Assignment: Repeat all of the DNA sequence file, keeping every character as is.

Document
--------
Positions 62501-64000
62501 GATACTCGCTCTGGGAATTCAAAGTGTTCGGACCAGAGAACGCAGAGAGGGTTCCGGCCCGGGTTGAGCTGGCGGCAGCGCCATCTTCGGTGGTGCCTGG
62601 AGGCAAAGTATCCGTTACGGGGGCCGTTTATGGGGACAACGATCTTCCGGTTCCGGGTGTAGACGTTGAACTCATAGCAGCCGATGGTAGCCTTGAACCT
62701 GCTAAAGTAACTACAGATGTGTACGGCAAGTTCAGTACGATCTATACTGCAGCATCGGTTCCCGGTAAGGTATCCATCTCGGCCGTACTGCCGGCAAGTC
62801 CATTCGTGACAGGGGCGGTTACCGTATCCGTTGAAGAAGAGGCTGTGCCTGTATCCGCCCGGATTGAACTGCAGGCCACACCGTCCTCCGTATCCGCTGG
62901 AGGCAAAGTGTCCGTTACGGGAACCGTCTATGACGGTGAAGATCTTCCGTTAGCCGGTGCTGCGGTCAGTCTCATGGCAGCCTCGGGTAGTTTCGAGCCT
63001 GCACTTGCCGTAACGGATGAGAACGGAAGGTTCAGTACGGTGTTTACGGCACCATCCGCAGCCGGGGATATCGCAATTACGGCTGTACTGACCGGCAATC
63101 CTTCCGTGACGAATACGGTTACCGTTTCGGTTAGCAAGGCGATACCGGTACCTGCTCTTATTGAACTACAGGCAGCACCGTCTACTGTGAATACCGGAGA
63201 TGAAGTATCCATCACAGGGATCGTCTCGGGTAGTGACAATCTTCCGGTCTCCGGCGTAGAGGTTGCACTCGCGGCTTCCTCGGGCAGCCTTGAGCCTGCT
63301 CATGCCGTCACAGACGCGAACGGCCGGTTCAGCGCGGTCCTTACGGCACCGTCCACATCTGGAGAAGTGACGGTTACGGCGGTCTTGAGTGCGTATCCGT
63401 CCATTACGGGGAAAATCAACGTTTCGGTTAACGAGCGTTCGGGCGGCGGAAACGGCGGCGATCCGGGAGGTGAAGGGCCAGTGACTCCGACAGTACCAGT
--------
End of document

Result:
Positions 62501-64000
62501 GATACTCGCTCTGGGAATTCAAAGTGTTCGGACCAGAGAACGCAGAGAGGGTTCCGGCCCGGGTTGAGCTGGCGGCAGCGCCATCTTCGGTGGTGCCTGG
62601 AGGCAAAGTATCCGTTACGGGGGCCGTTTATGGGGACAACGATCTTCCGGTTCCGGGTGTAGACGTTGAACTCATAGCAGCCGATGGTAGCCTTGAACCT
62701 GCTAAAGTAACTACAGATGTGTACGGCAAGTTCAGTACGATCTATACTGCAGCATCGGTTCCCGGTAAGGTATCCATCTCGGCCGTACTGCCGGCAAGTC
62801 CATTCGTGACAGGGGCGGTTACCGTATCCGTTGAAGAAGAGGCTGTGCCTGTATCCGCCCGGATTGAACTGCAGGCCACACCGTCCTCCGTATCCGCTGG
62901 AGGCAAAGTGTCCGTTACGGGAACCGTCTATGACGGTGAAGATCTTCCGTTAGCCGGTGCTGCGGTCAGTCTCATGGCAGCCTCGGGTAGTTTCGAGCCT
63001 GCACTTGCCGTAACGGATGAGAACGGAAGGTTCAGTACGGTGTTTACGGCACCATCCGCAGCCGGGGATATCGCAATTACGGCTGTACTGACCGGCAATC
63101 CTTCCGTGACGAATACGGTTACCGTTTCGGTTAGCAAGGCGATACCGGTACCTGCTCTTATTGAACTACAGGCAGCACCGTCTACTGTGAATACCGGAGA
63201 TGAAGTATCCATCACAGGGATCGTCTCGGGTAGTGACAATCTTCCGGTCTCCGGCGTAGAGGTTGCACTCGCGGCTTCCTCGGGCAGCCTTGAGCCTGCT
63301 CATGCCGTCACAGACGCGAACGGCCGGTTCAGCGCGGTCCTTACGGCACCGTCCACATCTGGAGAAGTGACGGTTACGGCGGTCTTGAGTGCGTATCCGT
63401 CCATTACGGGGAAAATCAACGTTTCGGTTAACGAGCGTTCGGGCGGCGGAAACGGCGGCGATCCGGGAGGTGAAGGGCCAGTGACTCCGACAGTACCAGT